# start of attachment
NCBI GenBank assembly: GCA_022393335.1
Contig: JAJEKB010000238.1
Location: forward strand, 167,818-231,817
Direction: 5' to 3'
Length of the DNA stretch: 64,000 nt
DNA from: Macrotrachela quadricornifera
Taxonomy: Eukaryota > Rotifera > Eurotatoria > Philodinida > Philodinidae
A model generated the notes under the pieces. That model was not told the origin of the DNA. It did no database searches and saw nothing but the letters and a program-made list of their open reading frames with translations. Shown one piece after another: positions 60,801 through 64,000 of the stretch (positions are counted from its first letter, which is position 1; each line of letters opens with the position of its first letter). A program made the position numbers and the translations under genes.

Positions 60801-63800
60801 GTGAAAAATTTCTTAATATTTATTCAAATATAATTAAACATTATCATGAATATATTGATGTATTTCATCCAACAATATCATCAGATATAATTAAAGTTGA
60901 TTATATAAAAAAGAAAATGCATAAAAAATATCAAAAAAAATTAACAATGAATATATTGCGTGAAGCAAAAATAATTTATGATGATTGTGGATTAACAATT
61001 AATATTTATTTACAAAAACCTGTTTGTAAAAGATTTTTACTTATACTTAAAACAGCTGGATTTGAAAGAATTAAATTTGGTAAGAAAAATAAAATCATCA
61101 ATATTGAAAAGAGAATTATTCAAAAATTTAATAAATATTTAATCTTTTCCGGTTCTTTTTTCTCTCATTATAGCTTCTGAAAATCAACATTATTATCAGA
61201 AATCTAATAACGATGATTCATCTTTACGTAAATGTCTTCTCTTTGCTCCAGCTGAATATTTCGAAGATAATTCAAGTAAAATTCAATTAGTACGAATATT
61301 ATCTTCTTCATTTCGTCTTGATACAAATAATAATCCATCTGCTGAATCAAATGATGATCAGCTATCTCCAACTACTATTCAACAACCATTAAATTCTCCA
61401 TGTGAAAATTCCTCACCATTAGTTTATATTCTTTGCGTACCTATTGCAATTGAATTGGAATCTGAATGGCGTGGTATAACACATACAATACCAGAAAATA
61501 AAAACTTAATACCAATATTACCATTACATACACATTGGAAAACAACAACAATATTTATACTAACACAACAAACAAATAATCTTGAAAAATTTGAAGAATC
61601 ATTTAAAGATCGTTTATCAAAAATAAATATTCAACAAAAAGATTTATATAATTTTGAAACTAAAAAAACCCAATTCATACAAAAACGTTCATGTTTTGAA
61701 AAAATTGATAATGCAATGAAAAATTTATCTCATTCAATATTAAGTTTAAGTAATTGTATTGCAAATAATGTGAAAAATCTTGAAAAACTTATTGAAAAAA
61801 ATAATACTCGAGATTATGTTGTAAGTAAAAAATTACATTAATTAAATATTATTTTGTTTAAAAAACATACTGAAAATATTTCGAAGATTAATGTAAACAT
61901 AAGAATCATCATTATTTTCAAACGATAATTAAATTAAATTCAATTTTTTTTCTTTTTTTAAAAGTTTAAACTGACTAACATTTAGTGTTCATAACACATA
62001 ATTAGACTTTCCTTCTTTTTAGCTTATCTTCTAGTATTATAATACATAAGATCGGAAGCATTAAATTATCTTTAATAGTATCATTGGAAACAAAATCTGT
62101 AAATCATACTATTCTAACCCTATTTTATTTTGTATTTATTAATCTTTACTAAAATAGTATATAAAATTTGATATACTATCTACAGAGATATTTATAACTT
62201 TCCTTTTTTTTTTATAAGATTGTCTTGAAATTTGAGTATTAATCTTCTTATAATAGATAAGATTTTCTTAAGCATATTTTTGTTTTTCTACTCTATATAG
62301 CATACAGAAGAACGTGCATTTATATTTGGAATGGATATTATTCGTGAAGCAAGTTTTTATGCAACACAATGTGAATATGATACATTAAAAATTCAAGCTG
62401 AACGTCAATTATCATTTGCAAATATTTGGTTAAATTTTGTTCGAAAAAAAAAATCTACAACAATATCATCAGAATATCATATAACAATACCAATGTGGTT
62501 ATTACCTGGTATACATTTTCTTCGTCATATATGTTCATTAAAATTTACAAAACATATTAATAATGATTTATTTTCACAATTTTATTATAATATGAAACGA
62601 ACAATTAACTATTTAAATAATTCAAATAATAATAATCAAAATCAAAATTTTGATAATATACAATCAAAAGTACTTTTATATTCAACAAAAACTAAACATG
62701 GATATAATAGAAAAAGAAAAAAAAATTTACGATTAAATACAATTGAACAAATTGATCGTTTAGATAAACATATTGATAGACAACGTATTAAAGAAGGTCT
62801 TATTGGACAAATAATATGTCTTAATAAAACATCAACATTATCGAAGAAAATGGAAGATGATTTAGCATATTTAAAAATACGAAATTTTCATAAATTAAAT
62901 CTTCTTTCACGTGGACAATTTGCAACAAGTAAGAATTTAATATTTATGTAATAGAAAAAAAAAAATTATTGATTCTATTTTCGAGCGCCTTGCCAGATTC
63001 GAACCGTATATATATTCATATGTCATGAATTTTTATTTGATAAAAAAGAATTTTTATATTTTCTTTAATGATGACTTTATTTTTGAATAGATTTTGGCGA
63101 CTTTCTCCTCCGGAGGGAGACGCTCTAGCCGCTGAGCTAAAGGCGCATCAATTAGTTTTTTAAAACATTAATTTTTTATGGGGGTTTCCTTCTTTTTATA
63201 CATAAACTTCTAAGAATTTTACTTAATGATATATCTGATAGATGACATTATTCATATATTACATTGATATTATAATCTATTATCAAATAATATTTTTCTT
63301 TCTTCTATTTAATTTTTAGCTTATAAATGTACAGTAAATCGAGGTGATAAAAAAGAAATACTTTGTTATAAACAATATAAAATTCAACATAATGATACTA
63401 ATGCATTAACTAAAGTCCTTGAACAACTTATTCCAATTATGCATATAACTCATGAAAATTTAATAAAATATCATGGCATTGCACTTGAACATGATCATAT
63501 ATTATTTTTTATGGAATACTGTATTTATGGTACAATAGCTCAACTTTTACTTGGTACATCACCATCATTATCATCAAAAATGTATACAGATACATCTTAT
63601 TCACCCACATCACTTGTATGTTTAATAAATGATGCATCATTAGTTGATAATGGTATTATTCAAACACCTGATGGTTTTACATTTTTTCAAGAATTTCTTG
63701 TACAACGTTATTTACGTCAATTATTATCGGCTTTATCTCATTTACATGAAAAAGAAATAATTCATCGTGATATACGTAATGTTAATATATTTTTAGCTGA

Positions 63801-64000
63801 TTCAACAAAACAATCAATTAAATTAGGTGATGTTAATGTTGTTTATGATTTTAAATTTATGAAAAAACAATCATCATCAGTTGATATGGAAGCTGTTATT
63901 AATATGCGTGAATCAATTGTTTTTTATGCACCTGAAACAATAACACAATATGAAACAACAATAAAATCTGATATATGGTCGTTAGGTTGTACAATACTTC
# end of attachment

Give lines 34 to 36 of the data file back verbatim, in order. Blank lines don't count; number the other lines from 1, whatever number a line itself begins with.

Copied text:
63201 CATAAACTTCTAAGAATTTTACTTAATGATATATCTGATAGATGACATTATTCATATATTACATTGATATTATAATCTATTATCAAATAATATTTTTCTT
63301 TCTTCTATTTAATTTTTAGCTTATAAATGTACAGTAAATCGAGGTGATAAAAAAGAAATACTTTGTTATAAACAATATAAAATTCAACATAATGATACTA
63401 ATGCATTAACTAAAGTCCTTGAACAACTTATTCCAATTATGCATATAACTCATGAAAATTTAATAAAATATCATGGCATTGCACTTGAACATGATCATAT